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Mimmi Potter

Despite having a year left in school, Mimmi Blomqvist has already become a designer worth knowing. With her distinct sculptures, this Swedish girl with Finnish roots has in short time turned into a favorite artist at the Berg & Berg office. An early Sunday morning, we sneaked up to Konstfack to see her in action working on some of her latest projects.
Mimmi Potter

Who is Mimmi Blomqvist?

"I’m a 27 year old designer and interior enthusiast and currently studying at Konstfack where I do my master degree in Ceramics and Glass. I find it hard to call myself a designer, I’m also an artist but that signification doesn’t sound nice to me either. I want to be something in between."

We are big fans of your sculpture named Fungo. How did you come up with the design? What’s the story behind it?

"My sculpture Fungo was the beginning of a new phase in my career. A rough year in my life had passed and I felt uninspired and bored by everything I had produced. I didn’t feel a strong connection between me and my work so I needed to start over all again."

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"I cleaned up everything in the workshop, stored my sketches and got rid of all of my clothes and interior from my earlier life. I started to research Finnish design since my grandmother was from Helsinki. I studied forms from the 50s, 60s and 70s, mostly furniture and utility items in glass and porcelain.  

Fungo was the first piece of my series of sculptures with a function and also the beginning of a new concept of design that I have been working on for almost two years. A small little porcelain mushroom to be used as a bowl to put your jewelries or other tiny treasures in. The idea of a sculpture with a function felt like a suitable concept for me to work with."

It started as a porcelain sculpture and lately you’ve done it both in wood and glass. What’s next?

"I love those materials and don’t think I ever will stop working with either of them. Now I’m looking at making something where wood and glass can be combined into one piece. I also want to add textiles, I believe that the softness would look good together with the other dense and sharp materials."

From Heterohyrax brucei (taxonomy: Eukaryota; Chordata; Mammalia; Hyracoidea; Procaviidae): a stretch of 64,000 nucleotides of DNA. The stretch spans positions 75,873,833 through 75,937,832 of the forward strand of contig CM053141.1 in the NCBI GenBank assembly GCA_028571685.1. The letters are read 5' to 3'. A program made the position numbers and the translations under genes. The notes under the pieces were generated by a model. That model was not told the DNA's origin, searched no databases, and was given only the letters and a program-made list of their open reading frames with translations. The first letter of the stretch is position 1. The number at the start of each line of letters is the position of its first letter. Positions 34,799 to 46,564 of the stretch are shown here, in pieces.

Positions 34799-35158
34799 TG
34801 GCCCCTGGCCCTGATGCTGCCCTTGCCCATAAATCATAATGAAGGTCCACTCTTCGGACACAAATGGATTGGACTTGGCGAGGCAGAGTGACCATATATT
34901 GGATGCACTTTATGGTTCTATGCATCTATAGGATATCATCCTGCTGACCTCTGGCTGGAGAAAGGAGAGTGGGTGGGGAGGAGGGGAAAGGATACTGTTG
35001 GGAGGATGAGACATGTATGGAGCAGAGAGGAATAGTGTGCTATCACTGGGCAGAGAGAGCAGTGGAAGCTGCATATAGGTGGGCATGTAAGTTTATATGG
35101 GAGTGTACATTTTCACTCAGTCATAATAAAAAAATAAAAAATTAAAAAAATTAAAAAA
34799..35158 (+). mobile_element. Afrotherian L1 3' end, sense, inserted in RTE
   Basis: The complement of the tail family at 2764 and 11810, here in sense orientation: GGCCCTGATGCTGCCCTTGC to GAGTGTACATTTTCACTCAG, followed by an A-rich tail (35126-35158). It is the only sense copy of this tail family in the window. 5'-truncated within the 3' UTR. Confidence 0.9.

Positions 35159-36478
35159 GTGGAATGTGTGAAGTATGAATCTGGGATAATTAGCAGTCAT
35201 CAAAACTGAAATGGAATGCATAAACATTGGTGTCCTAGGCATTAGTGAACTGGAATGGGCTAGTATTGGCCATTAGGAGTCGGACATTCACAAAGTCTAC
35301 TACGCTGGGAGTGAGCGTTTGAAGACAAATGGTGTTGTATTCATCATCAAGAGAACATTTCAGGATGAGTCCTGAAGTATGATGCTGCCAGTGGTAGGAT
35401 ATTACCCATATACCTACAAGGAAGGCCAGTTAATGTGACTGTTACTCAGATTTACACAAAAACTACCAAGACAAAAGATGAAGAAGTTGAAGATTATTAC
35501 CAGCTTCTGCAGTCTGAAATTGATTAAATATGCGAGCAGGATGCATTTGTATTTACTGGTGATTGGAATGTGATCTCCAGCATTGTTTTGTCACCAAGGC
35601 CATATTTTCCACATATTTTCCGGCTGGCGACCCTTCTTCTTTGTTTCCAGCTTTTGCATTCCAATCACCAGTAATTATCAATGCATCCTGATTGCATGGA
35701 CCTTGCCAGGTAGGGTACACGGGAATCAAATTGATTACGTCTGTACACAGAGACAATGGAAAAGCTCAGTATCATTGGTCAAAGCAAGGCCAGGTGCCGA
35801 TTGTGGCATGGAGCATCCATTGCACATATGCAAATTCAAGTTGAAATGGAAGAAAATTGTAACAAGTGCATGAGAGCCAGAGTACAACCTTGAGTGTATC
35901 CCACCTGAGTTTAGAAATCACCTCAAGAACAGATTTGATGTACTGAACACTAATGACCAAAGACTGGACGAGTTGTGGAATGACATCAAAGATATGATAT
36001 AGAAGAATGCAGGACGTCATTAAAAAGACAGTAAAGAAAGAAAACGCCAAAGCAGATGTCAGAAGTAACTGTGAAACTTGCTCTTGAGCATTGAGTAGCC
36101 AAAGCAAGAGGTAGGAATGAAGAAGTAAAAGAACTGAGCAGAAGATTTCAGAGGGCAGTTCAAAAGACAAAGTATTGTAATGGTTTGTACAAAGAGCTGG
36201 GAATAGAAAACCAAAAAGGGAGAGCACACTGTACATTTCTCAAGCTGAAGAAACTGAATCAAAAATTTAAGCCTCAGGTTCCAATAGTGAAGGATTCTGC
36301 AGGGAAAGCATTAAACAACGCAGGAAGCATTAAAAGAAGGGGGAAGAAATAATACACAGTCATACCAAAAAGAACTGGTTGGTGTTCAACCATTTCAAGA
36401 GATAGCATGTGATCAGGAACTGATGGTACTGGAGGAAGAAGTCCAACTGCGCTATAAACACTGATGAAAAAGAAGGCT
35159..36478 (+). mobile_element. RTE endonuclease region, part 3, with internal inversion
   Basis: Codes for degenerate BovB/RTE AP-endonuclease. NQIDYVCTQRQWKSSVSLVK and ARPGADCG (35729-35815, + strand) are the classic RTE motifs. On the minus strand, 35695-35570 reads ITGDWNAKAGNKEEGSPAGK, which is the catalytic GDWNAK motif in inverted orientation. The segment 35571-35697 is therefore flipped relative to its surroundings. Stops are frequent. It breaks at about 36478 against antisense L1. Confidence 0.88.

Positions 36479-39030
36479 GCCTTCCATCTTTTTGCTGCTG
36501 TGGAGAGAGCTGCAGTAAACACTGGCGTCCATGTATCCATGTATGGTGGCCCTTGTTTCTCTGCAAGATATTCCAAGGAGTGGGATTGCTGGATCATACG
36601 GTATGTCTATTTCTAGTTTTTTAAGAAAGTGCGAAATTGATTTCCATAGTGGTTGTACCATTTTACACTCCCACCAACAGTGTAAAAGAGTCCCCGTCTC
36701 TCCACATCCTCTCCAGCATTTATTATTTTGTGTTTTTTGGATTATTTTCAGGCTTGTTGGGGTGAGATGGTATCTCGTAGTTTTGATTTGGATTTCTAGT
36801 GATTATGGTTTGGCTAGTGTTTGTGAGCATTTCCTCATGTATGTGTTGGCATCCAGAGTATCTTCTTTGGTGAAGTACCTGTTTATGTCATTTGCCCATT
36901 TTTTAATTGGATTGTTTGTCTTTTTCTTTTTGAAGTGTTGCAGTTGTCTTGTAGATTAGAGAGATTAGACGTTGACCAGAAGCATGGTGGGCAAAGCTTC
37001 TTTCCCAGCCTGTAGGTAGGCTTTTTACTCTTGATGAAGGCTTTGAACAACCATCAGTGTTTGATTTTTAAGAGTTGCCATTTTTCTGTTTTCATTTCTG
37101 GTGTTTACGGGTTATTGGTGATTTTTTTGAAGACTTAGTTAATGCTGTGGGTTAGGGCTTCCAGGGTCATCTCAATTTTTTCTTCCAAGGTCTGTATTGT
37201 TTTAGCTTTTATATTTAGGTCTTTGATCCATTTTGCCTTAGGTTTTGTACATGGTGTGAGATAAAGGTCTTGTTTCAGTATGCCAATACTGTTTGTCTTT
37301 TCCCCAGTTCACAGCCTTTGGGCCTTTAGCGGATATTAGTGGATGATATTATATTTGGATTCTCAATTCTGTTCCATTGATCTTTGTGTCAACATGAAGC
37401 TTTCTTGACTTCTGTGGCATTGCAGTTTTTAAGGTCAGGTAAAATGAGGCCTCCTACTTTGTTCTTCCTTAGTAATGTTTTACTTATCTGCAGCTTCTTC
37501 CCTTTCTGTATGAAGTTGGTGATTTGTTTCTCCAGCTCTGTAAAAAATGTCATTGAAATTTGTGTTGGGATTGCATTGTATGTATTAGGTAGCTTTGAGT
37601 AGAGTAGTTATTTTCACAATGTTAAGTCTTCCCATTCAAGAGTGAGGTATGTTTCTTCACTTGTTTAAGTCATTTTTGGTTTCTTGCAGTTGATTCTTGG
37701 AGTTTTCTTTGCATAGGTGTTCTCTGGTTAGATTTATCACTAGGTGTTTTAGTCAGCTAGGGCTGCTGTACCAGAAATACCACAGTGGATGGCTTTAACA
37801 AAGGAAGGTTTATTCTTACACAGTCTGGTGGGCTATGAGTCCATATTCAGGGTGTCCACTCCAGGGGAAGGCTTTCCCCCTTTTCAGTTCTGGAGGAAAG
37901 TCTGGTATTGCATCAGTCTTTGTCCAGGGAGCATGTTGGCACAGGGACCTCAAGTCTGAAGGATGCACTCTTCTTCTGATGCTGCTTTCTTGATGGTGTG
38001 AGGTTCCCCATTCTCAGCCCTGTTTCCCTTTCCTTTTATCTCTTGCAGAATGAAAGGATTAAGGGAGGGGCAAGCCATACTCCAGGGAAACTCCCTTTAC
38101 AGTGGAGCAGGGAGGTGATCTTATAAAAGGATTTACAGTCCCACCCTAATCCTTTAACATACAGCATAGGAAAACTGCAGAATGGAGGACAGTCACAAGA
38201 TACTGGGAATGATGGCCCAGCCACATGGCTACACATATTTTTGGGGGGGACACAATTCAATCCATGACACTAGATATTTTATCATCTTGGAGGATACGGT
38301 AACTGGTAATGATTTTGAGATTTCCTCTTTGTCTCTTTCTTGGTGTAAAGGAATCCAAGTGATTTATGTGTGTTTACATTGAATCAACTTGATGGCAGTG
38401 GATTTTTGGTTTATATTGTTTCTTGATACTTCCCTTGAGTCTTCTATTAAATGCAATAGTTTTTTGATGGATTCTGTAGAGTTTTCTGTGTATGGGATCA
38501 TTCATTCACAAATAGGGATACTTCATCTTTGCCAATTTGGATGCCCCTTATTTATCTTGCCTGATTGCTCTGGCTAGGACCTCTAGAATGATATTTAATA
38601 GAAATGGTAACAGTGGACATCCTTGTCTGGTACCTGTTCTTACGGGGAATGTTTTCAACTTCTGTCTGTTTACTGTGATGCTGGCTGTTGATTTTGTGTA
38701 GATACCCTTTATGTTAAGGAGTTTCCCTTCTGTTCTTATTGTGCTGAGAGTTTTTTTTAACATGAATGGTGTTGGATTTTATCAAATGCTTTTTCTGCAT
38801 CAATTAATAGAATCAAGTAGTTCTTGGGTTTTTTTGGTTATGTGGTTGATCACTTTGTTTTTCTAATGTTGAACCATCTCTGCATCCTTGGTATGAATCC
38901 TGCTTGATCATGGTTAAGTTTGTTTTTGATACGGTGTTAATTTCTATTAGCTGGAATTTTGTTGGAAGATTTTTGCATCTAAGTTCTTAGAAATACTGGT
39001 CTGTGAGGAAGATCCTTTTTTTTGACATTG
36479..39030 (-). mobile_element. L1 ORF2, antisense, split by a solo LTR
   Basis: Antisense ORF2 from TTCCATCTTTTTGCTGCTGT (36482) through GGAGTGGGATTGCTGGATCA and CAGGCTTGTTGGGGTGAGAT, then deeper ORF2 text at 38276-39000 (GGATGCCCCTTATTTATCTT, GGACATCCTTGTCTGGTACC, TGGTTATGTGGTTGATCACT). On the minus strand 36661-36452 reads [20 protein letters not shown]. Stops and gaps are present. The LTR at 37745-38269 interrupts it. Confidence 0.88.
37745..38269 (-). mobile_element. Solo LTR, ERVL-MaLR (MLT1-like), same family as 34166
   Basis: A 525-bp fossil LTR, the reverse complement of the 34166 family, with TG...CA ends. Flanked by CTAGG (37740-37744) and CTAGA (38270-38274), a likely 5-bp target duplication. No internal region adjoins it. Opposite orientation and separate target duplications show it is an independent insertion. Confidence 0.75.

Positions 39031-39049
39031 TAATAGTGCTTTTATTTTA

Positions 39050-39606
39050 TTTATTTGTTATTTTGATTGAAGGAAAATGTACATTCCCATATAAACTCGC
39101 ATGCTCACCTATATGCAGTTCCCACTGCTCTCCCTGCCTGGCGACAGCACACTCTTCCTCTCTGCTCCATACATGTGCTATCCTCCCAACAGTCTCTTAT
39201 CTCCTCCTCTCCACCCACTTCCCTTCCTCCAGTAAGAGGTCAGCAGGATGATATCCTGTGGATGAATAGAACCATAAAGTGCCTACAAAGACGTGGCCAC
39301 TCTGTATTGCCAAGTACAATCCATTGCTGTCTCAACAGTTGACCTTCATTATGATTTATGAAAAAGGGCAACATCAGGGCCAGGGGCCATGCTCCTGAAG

Where do you find your inspiration in life and has it been more difficult to source influences in the last year than before?

"Fashion. This always surprises people because apparently, my work has little to do with textiles. But it has always been an important source for me. I haven’t felt a lack of inspiration but now when a whole year has passed, I do feel tired of exclusively digital influences. I miss being out in the city surrounded by people, Saturday window shopping for expensive interior, porcelain at restaurants and of course, exhibitions."


What’s coming up next? Any fun projects or collaborations in pipeline?

"This is the hard part of my work since I’m not able to talk about most of the projects I'm working on at the moment. It feels weird because we all know it’s not a moon landing I’m keeping secret, but let’s just say that 2021 will be a pretty good looking year in the interior business."


Do you have any dream projects? Something you strive to do in future?

"My ambition with everything I make is to create an environment that makes me feel safe and calm. To be surrounded by objects I love and value helps me create that sort of feeling, even if it’s only a tiny little bowl. My dream is to start a design company. I want a small team with designers, architects, engineers and other creative spirits. Hopefully this dream will come true someday, but until then, I’m thrilled to release projects that I’ve been working on for a while in partnership with other companies."

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